Lions, like other mammals, urinate through their genitals, via a tube that leads from their bladder to the outside world. The urinary system of lions is similar to other cats, in that they use urine both to eliminate waste and communicate via spray-marking.
All mammals have the same basic anatomy for urination. Kidneys filter waste from the blood through a complex system of tubules. A tube called the ureter then transports the fluid that has been processed by the kidneys into the bladder, where it is stored.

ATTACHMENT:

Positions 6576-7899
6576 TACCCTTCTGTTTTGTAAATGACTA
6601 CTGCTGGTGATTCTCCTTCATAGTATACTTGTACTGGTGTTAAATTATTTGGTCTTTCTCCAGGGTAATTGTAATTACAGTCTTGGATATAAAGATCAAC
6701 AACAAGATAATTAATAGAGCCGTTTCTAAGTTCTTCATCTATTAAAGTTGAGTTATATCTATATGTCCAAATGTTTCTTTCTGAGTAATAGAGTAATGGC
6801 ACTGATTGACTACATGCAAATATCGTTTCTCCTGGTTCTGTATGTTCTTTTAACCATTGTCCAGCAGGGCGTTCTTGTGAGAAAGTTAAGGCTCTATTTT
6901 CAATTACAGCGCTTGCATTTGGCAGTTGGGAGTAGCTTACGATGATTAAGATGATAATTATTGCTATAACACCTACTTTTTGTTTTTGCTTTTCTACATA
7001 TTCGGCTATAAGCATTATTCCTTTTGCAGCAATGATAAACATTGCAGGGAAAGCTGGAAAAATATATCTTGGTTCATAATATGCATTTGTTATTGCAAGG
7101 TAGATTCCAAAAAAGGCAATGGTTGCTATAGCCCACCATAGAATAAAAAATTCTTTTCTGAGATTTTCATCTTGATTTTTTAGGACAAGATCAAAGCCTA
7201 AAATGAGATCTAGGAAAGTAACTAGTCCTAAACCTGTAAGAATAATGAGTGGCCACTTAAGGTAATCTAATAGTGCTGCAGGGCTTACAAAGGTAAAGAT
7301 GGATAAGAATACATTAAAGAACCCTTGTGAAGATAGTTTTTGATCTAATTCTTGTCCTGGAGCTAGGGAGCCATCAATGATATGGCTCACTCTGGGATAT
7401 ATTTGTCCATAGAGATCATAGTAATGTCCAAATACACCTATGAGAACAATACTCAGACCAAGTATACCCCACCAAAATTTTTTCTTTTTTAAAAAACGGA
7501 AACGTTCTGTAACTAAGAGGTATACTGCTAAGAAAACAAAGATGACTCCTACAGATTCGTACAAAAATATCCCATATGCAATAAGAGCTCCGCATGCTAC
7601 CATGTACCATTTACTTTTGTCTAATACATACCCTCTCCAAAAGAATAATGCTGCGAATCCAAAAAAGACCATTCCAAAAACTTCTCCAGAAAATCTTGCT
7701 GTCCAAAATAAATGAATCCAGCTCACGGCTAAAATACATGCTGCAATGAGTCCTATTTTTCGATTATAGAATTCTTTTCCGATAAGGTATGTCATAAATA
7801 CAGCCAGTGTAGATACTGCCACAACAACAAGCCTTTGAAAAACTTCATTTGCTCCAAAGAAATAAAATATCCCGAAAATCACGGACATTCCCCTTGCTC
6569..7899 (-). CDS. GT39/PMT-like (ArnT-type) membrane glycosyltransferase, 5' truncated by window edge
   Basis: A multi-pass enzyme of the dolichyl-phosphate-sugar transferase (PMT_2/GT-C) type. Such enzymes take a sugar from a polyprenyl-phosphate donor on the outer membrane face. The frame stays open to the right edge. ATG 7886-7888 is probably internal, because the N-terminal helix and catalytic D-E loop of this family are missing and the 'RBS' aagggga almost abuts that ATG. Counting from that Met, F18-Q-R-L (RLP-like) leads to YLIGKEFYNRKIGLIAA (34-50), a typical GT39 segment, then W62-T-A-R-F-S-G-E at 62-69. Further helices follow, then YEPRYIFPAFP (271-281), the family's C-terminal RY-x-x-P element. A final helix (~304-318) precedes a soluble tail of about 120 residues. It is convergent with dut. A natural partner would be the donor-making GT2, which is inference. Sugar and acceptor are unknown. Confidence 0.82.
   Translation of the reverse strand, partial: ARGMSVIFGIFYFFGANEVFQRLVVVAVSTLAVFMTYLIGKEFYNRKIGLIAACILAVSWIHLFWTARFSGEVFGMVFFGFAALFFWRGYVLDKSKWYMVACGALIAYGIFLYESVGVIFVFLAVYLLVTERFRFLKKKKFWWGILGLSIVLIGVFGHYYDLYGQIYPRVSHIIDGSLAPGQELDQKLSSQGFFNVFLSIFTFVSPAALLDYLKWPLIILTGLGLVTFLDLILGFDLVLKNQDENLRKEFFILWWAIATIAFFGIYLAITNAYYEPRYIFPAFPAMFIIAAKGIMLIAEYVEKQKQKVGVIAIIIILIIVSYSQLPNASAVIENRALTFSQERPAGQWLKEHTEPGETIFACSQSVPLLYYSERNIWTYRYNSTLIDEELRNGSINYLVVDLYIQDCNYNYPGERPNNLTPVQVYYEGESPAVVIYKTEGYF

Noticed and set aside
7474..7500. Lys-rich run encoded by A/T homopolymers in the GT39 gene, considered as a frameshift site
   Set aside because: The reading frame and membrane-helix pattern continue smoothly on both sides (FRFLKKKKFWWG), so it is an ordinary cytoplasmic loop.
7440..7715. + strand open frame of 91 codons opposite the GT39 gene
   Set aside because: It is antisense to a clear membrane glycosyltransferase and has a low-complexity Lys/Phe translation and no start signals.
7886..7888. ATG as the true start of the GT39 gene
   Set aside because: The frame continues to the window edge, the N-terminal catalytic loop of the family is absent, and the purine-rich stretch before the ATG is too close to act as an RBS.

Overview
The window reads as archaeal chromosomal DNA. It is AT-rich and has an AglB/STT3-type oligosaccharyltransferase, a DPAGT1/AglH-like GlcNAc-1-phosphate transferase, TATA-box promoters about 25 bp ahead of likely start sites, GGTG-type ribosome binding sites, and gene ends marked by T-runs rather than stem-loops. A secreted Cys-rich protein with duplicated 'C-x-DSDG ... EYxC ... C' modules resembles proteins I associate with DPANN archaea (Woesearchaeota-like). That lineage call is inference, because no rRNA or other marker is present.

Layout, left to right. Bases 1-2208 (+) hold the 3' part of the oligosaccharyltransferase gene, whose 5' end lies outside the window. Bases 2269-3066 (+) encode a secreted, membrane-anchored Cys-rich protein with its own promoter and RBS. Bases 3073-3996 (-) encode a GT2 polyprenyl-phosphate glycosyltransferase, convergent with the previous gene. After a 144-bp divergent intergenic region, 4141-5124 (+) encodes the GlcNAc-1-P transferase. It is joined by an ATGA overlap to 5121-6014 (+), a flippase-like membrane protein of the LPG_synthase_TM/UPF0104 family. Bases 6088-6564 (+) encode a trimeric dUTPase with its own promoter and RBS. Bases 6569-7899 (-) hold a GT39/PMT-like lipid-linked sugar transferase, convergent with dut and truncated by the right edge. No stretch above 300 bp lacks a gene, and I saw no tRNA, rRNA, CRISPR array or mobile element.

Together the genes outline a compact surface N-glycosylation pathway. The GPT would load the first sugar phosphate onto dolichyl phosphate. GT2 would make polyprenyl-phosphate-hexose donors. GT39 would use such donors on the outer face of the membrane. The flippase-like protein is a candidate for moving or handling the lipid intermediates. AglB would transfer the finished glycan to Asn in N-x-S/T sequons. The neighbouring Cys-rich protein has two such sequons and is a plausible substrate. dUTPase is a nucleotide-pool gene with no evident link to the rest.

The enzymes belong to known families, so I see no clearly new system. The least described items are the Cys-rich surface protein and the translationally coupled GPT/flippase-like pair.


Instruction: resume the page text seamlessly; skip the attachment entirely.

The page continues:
In lions and tigers, the urine stored in the bladder also contains odorous fatty substances that aid in marking territory. All species of cat engage in spray-marking, a kind of urination where fluid is sprayed outward in order to claim territory with scent cues. Males engage in spray-marking more frequently than females, but both are known to do it upon reaching the age of 2 years.
As with other mammals, lion urine passes from the bladder to the outside through the urethra, a tube that runs through the vulva or penis.